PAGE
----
Well, I came across this post from Chris Coyier, and I was pretty much sold on the JAMStack concept immediately. At work, and at other organizations like Twitter, server-rendered pages are stupid fastest. Heck, they’re typically standard these days for most web apps. Enter the Gatsby + WordPress stack. Why abandon years of publishing paradigms when you can keep them?

    There’s no shortage of tutorials on the Gatsby + WordPress setup. Initially I played around with some starter projects, like this one. I personally started (and later forked) with’s starter. It’s pretty spectacular out-of-the-box, and if you enjoy love @emotion theming or styled-components, I think you’ll dig too. But, really Gatsby itself has a lot to love. For example, Gatsby has drop-in support for server-rendering. Super cool stuff. I really enjoyed Juliano Rafael’s (@frontendwizard) notes on this subject:

    Progressive image loading? Inlining of critical CSS? Painless PWA configuration? You name it, Gatsby got you. It is really impressive. Don’t believe me? I encourage you to try it out.

    The solution for images is so good, that is constantly referred as a strong point of Gatsby, even thought it actually is a plugin. All you gotta do is add a couple of plugins into your Gatsby config file and you’re good to go. Your images will be available on the GraphQL API at build time and the image component will handle all the resize, picking the best file format and everything else. You even get a blur up effect to improve the user experience for free.

    That’s just the tip of the iceberg. Seriously. These web apps freakin purr. I’m overdue for writing a full tutorial on this subject, so stay tuned. But, for now I want to share a high-level overview of the technical lift I undertook for my site migration.

    My order of operations (yours might be slightly different):

    Now that we have our API-site prepped for deploy-hooks, exposed the frontpage and menus endpoints — we’re ready to consume the API with our server-rendered React app powered by Gatsby. Here’s a sample of my gatsby-config.js file:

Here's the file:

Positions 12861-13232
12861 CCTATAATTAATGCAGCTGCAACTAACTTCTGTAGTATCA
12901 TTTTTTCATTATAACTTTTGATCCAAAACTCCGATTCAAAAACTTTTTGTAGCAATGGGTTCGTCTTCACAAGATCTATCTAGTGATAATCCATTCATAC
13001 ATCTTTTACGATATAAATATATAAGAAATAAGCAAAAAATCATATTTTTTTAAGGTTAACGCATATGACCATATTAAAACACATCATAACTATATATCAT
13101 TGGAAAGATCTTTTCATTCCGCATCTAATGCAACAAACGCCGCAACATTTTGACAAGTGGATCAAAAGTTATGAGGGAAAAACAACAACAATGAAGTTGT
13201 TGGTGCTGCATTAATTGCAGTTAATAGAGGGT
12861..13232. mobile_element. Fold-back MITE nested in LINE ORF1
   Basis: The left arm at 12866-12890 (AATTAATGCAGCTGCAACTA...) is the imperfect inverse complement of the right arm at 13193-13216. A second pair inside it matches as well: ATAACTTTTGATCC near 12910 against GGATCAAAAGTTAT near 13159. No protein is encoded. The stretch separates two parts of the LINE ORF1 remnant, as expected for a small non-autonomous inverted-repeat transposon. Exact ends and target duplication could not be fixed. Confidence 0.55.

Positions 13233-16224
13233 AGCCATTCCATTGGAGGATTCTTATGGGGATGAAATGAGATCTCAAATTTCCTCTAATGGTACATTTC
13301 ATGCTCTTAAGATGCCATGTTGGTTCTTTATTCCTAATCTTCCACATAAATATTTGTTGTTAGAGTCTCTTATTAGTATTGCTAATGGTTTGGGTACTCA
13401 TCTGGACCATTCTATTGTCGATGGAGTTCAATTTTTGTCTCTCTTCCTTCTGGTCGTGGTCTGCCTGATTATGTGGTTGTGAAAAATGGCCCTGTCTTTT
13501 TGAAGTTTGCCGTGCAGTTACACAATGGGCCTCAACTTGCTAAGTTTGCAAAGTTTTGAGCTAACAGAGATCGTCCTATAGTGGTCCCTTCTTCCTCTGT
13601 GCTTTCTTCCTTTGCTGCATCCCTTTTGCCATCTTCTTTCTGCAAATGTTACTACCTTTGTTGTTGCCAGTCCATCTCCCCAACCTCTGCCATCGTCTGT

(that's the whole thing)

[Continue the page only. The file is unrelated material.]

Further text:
resolve: `gatsby-source-wordpress`,
    options: {
      // Your API WordPress source goes here.
      baseUrl: `example-api.`,
      protocol: `https`,
      // Fetches posts, tags, categories, etc from the baseUrl.
      includedRoutes: [
      useACF: false,

    I absolutely love this setup.

    All of the un-fun configuration stuff is already handled by the WordPress/WP REST API side, and all of the actually fun conventional interface building is done on the… well, the interface side. A complete separation of church and state, if you will. It’s a thing of beauty. Absolute zen.

  • The WSJ reports:

    Verizon Communications Inc. has agreed to sell its blogging website Tumblr to the owner of popular online-publishing tool WordPress, unloading for a nominal amount a site that once fetched a purchase price of more than $1 billion.

    Automattic Inc. will buy Tumblr for an undisclosed sum and take on about 200 staffers, the companies said. Tumblr is a free service that hosts millions of blogs where users can upload photos, music and art, but it has been dwarfed by Facebook, Reddit and other services.